Project information
Decoding the molecular principles of enzyme evolution


This project doesn't include Institute of Computer Science. It includes Faculty of Science. Official project website can be found on
Project Identification
Project Period
1/2019 - 12/2021
Investor / Pogramme / Project type
Masaryk University
MU Faculty or unit
Faculty of Science

Molecular evolution is one of the most important hallmarks of biology. Gain of catalytic functions at the enzyme class level provides unique opportunity to track evolutionary pathways leading to novel biological functions. Our model enzymes haloalkane dehalogenases catalyse the cleavage of the carbon-halogen bond of organohalogen compounds. Strikingly, haloalkane dehalogenases display remarkable sequence and structural similarity with light-emitting luciferase from the marine invertebrate Renilla reniformis, reflecting their common evolutionary history. Unlike haloalkane dehalogenases, which are α/β hydrolases (EC, the Renilla luciferase is cofactor-independent monooxygenase (EC that converts coelenterazine into coelenteramide and carbon dioxide, followed by an emission of blue light. Evolutionary steps driving their functional divergence remain poorly understood. Our proof-of-concept data show the feasibility of the reconstruction of an ancestral enzyme, which existed prior to the functional divergence of the modern-day enzymes, and this in-lab resurrected enzyme exhibits so-far unobserved dual dehalogenase/luciferase activity. This high-risk project has an ambition to dissect structural and biochemical basis of this unusual biocatalytic behaviour of the ancestral enzyme, by an integrated structural and chemical biology approach. X-ray crystallography, including time-resolved studies with photo-switchable substrate analogues, and advanced mass spectrometry techniques will be employed to probe enzyme-substrate complexes to get molecular insights into the inner organization of the catalytically promiscuous enzyme. Site-directed mutagenesis and molecular dynamics simulations will explore the contributions of individual amino acid residues to the dual activity. The gained knowledge will extend our in-depth understanding of the evolution beyond the state-of-the-art, particularly by unravelling key structural and dynamical determinants that dictated functional divergence of enzymes. High-gain and high-impact innovation of this project will pave the way for the development of new theoretical concepts and cutting-edge software tools for the rational engineering of next-generation biocatalysts for biotechnology and biomedicine.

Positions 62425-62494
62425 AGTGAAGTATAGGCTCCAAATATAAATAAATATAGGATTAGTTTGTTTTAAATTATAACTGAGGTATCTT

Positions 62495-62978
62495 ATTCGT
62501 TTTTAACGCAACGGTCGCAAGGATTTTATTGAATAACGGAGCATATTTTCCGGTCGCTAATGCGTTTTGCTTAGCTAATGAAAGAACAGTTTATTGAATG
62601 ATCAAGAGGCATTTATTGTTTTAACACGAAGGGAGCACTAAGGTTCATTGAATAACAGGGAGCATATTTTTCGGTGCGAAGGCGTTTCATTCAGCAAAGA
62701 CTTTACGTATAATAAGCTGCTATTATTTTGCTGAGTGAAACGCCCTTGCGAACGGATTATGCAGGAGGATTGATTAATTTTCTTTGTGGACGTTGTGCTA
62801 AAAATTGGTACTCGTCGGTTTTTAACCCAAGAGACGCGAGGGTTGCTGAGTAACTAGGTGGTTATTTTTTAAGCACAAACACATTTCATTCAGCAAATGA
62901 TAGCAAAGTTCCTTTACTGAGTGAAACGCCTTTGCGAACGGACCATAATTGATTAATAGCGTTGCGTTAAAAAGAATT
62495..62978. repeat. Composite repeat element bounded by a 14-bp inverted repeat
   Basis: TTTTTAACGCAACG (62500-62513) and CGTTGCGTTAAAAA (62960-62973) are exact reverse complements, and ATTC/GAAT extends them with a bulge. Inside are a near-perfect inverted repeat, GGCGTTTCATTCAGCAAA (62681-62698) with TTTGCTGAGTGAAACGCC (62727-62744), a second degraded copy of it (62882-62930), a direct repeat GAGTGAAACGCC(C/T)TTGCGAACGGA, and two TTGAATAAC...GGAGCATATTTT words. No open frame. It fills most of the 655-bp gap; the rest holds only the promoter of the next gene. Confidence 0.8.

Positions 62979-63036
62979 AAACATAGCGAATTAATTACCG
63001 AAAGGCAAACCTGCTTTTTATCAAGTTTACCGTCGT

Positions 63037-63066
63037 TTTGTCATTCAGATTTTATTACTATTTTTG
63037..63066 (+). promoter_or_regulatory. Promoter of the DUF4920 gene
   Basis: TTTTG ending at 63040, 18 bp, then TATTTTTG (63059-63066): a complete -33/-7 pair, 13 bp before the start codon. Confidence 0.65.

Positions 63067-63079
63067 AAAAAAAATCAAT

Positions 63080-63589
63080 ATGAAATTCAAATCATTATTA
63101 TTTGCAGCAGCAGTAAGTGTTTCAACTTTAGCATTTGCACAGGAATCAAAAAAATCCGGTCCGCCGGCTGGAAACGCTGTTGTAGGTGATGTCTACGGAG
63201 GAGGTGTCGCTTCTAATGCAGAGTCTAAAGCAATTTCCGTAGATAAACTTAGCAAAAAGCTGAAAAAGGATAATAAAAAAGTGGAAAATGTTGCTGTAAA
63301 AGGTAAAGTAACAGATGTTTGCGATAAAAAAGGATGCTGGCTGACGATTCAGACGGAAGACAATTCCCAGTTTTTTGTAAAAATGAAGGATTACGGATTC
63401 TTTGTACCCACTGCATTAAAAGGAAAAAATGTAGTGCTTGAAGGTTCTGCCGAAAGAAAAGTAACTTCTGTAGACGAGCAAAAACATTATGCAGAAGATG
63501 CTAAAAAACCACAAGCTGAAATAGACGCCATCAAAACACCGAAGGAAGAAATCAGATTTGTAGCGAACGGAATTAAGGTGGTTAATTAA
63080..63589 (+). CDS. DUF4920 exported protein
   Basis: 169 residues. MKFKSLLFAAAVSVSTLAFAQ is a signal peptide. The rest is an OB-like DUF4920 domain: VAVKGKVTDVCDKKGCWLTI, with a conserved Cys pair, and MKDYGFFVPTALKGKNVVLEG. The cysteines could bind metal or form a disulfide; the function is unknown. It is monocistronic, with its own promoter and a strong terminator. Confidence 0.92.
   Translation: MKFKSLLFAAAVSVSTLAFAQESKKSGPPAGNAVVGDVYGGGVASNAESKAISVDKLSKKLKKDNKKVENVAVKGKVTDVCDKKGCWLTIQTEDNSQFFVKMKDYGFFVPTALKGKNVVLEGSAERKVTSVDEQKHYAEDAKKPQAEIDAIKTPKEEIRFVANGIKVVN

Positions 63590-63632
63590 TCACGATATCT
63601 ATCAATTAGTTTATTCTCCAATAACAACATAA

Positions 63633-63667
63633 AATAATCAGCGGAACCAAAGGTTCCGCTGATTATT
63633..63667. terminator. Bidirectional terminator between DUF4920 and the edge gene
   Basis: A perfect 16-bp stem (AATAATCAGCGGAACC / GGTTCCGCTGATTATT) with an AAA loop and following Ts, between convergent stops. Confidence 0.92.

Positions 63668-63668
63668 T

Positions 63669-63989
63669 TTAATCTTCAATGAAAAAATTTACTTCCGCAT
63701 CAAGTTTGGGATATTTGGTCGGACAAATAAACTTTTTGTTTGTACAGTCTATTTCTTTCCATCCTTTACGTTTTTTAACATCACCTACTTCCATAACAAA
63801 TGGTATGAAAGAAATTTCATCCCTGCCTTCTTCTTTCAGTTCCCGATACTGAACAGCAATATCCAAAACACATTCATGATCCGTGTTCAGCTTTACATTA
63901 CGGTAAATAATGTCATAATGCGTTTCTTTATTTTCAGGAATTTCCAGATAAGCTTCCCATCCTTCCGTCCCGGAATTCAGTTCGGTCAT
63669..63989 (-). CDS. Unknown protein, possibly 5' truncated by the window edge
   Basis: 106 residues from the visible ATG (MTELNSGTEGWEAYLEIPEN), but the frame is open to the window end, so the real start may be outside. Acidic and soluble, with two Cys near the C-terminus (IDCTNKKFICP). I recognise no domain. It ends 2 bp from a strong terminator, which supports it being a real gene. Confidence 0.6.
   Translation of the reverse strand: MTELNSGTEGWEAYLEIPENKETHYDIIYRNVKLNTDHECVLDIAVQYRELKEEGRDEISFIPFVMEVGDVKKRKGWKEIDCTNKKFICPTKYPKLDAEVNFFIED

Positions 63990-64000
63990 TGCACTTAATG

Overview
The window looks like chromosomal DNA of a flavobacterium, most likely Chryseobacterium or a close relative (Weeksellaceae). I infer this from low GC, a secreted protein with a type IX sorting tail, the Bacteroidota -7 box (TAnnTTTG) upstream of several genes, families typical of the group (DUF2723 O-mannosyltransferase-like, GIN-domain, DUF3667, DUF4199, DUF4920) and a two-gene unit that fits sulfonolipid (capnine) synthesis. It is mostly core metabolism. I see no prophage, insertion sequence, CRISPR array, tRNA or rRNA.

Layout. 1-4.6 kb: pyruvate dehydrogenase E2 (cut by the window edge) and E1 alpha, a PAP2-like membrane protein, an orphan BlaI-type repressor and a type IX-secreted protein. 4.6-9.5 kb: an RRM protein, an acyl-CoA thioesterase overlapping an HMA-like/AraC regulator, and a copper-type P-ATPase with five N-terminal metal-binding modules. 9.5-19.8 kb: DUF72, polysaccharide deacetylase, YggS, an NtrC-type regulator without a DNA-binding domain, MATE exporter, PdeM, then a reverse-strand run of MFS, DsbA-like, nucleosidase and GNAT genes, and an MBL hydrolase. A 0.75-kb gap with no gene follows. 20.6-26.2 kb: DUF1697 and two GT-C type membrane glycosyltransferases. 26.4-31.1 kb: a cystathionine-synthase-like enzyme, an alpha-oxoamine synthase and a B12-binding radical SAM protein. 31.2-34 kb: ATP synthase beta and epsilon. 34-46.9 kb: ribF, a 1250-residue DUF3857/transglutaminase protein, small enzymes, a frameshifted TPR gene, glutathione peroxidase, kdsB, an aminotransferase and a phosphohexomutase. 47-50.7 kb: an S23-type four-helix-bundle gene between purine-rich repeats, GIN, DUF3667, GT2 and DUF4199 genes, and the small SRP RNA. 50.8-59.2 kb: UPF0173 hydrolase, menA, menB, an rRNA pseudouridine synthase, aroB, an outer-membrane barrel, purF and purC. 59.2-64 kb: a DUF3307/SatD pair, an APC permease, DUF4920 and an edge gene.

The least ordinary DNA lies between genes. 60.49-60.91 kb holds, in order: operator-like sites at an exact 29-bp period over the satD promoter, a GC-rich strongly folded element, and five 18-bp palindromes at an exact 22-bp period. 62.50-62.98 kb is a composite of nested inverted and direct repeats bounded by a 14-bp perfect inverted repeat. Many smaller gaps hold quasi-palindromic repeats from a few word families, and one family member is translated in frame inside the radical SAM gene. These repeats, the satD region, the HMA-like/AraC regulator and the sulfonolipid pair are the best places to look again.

Total number of publications: 9

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